Sometimes we take our frustrations out on the people that we care about the most. Why? Because we know that we can, and that these people will forgive us and love us unconditionally no matter what we do, but is it worth it to take advantage of this?  Can you imagine how your friends would react if you treated them the same way that you treat your family? What is it that stops you from behaving this way with your friends? Is it because you care what your friends think, and take your frustrations out on your family? It sounds like it is totally possible for you to be a pleasant person, but being around your family triggers this other side to come out. It is important that you deal with this “other side” and find out the root of what is making you feel aggressive. It sounds like you are not being your true self when this occurs and you feel guilty about your actions after because you don’t mean them. It's not to say that something is wrong with you, at all, but if these intense emotions continue, it couldn't hurt to consult your GP and let them know about the situation and the contrast of your behavior with your friends and family. We have encountered youth with this problem, and it turned out there were some undealt with issues causing the friction. Regardless, you have to figure out what is making you frustrated. We suggest that you try talking to your family about what you are noticing, and let them know that your behavior is not intentional. Even if you find yourself confused by it. Perhaps your family can help you by calling you out when you act this way, and working proactively to help change your behavior. Is there anything they do specifically that triggers these feelings in you? It is important that your family knows how they can help because it likely hurts them to see you feeling this way.  

Fighting can be exhausting. Fighting can be exhausting.

Question by Lonelyandconfused

Dear Dish-it, I'm 11 and I know I need help, but I just can't tell my parents. I hate my parents. I just can't bear them, especially my mom. I just don't see things the way they do. My mom is always shouting at me. I know all they want is for the best for me but I can't help it. I have problems. I feel bad really easily. Then my mom shouts at me for crying.  I can never tell my mom anything because I don't like talking to her. I hate it when she gets into my business. I just wish my family would get out of my life. When I was young I had gotten hurt on my bed really badly. And I also have a breathing problem. My mom says I behave like this because of lack of oxygen and also because it's just a phase. I hate her! I want to die. I need help! Please reply.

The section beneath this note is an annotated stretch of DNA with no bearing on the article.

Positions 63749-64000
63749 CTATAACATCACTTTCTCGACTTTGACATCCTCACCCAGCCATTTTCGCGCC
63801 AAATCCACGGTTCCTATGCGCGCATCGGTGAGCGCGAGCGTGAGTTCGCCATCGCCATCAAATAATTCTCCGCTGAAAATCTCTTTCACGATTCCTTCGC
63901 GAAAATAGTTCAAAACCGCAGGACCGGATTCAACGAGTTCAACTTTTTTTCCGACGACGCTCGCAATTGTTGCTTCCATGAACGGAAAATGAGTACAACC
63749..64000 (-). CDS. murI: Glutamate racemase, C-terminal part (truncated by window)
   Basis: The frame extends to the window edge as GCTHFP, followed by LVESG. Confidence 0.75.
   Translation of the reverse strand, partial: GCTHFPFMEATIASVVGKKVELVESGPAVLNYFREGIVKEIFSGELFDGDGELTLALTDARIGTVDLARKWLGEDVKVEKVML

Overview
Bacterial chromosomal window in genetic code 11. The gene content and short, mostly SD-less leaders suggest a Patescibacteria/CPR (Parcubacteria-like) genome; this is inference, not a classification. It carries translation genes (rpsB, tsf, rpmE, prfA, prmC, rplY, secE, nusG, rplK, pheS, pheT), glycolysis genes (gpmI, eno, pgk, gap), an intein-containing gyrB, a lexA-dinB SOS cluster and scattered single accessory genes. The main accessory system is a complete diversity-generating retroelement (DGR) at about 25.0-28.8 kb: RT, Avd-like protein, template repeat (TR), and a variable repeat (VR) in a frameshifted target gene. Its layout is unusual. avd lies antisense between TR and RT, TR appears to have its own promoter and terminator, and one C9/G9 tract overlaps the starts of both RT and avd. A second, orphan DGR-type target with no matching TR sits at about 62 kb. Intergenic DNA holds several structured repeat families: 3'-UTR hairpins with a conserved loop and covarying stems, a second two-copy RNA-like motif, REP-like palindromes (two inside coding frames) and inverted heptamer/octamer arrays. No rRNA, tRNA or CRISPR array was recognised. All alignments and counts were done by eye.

At Kidzworld, we don't take any reference to wanting to die lightly, so if you are truly feeling this way please contact your local suicide hotline, talk to a school counselor, see your doctor as soon as possible or call 911 if you are in immediate danger. Stress in life can be overwhelming and hurtful, but nothing is worth ending your life over, and things really can get better, so don't lose hope.  It sounds like you need someone to talk to. Someone you can trust, and who is there to support you. Have you ever considered talking to a school counselor or trusted teacher? People do care, and you are not alone, they just need to know what's going on and how they can help. I know you think your parents are impossible, but they could benefit from hearing how you feel. If you are scared to approach them, try writing them a letter about what's going on with you. Even if you don't send it, at least you will know what's bothering you and how you can help the situation. It may not feel like it, but your parents love you and want the best for you. They don't know how they are negatively impacting you unless you tell them. Communication in this situation is key, as nobody knows what you are going through unless you tell them. Chances are your parents won’t want you to suffer and will do what they can to help the situation.